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Preparing for Severe Weather

Important Safety Tips

If you see a downed power line, stay away from it. Assume that all downed power lines are live and extremely dangerous. Don’t touch any person or object that is in contact with a power line; the current could flow through you. Immediately call the emergency service. Also:

  • Never attempt to remove trees or limbs from any utility line. Assume all objects touching a power line are energized.
  • If you use a portable generator during a power outage, always operate it outside, away from doors and windows to avoid deadly carbon monoxide.
  • If you have a flooded basement in your home, never attempt to turn off power or operate circuit breakers while standing in water.

Plan Ahead for a Storm – What You Can Do Now

Because power outages sometimes happen, planning ahead is essential. Here are some things you can do right now to prepare:

  • Assemble an emergency “storm kit.” Include a battery-powered radio or television, flashlight, a first-aid kit, battery-powered or windup clock, extra batteries, special needs items, an insulated cooler and a list of important and emergency phone numbers.
  • Keep at least a three-day supply of nonperishable foods and bottled water and have a hand-operated can opener available.
  • Make sure you have a telephone with a cord or cell phone to use as a backup. Cordless telephones require electricity to operate, and won’t work if there is an outage.
  • Protect your electronic equipment. Plug computers and other sensitive equipment into surge suppressors, and consider a UPS (uninterruptible power supply) for temporary battery backup power.

Know Your Back-Up Plan for Life-Support Equipment

If you or someone you know uses life-support equipment that requires electricity to operate, identify a location with emergency power capabilities and make plans to go there or to a hospital during a prolonged outage. It is important that customers who use life-support equipment or their caregivers take responsibility to make arrangements ahead of time to prepare for potentially long-lasting interruptions in service. You may want to ask a relative or friend who has power if you can stay with them. Another option is to research whether or not a portable generator is appropriate for your situation. Customers who experience medical distress due to a power outage should seek medical assistance.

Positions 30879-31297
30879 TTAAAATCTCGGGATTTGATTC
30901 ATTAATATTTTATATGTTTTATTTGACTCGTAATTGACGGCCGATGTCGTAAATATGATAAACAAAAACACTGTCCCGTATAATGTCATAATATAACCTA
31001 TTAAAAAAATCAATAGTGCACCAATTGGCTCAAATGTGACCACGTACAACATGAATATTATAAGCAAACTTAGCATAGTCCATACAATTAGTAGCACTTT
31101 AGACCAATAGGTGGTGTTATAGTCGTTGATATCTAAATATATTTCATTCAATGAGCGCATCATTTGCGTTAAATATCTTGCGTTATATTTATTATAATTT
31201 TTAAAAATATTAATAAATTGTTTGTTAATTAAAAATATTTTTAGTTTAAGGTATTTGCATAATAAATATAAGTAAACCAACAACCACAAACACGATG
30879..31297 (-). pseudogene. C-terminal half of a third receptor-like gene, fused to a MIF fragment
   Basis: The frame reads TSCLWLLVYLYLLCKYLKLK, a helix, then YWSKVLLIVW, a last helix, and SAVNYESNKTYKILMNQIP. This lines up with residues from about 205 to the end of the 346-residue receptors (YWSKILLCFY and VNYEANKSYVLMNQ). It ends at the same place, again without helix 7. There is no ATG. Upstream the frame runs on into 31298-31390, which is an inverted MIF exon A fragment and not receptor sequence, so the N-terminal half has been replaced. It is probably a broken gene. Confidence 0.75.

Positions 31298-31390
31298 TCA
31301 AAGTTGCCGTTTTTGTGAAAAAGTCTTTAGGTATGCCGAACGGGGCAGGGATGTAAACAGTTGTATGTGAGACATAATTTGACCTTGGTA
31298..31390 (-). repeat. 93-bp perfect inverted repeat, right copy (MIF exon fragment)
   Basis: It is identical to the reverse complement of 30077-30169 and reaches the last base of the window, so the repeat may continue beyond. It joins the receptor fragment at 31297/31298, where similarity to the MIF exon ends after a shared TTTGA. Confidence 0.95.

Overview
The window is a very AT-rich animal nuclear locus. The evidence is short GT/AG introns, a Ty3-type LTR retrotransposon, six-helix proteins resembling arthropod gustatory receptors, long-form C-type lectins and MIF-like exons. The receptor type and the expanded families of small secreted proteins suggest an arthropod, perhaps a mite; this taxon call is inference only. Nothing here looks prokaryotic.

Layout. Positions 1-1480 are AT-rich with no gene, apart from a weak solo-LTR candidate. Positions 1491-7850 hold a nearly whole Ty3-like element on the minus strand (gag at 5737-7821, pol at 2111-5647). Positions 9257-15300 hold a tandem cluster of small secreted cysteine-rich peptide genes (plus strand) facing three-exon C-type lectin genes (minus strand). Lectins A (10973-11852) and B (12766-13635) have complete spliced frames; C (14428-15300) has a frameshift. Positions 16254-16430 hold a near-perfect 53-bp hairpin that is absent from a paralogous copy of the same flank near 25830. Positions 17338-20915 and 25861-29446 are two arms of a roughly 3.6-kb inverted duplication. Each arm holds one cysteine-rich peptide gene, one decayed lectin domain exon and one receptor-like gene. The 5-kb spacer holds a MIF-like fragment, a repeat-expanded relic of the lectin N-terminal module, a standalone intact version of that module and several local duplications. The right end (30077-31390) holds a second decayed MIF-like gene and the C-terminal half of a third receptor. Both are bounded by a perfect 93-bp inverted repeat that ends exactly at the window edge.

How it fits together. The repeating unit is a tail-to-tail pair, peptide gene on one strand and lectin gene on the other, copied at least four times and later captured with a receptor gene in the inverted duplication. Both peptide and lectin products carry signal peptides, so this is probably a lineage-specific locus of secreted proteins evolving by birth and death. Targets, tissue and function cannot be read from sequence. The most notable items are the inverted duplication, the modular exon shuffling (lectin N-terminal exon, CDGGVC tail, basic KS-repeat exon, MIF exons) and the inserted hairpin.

When a Storm Threatens – Stay Safe and Informed

  • Locate your emergency “storm kit” and check your supplies of bottled water and non-perishable food.
  • If a major storm is forecast, make sure you have adequate prescription medicines or infant supplies on hand.
  • Tune in to local news broadcasts.
  • Take cover if recommended.
  • Unplug sensitive electronics and turn off power to flood-prone basement appliances if it is safe to do so. However, if you have an electrically operated sump pump, you should not turn off your power.
  • Fill your bathtub with water if your water supply depends on electricity.

If Your Electricity is Out – Key Steps to Take

Check to see if your neighbors are without power, too. If they have power and you do not, the problem could be a tripped circuit breaker within your own home. Extensive outages may generate a large volume of customer calls. During these major outages, we supplement our call center staff with employees who have been cross-trained to assist customers. The system works best when we have your information up to date.

Call the emergency service number to report downed wires, burning wires, or struck poles.

  • Unplug or turn off all appliances that will come on when the power returns - they may overload our circuits. Leave a lamp switched on so you will know when the power is restored. Then you can turn your appliances back on, one at a time, over a 20-minute period.
  • Keep freezer and refrigerator doors shut; open them only when absolutely necessary. Food will stay frozen for 36 to 48 hours in a fully loaded freezer if you keep the door closed. A half-full freezer will keep food frozen for 24 hours.
  • Close shades or curtains to keep rooms cooler in warm weather. During the winter, let the sun warm rooms during the day and close shades and curtains at night.
  • If you have a battery-powered laptop computer or if you are at work and your office has power, go to the Special Alert Center for frequent storm restoration updates and to view our outage maps and work location information.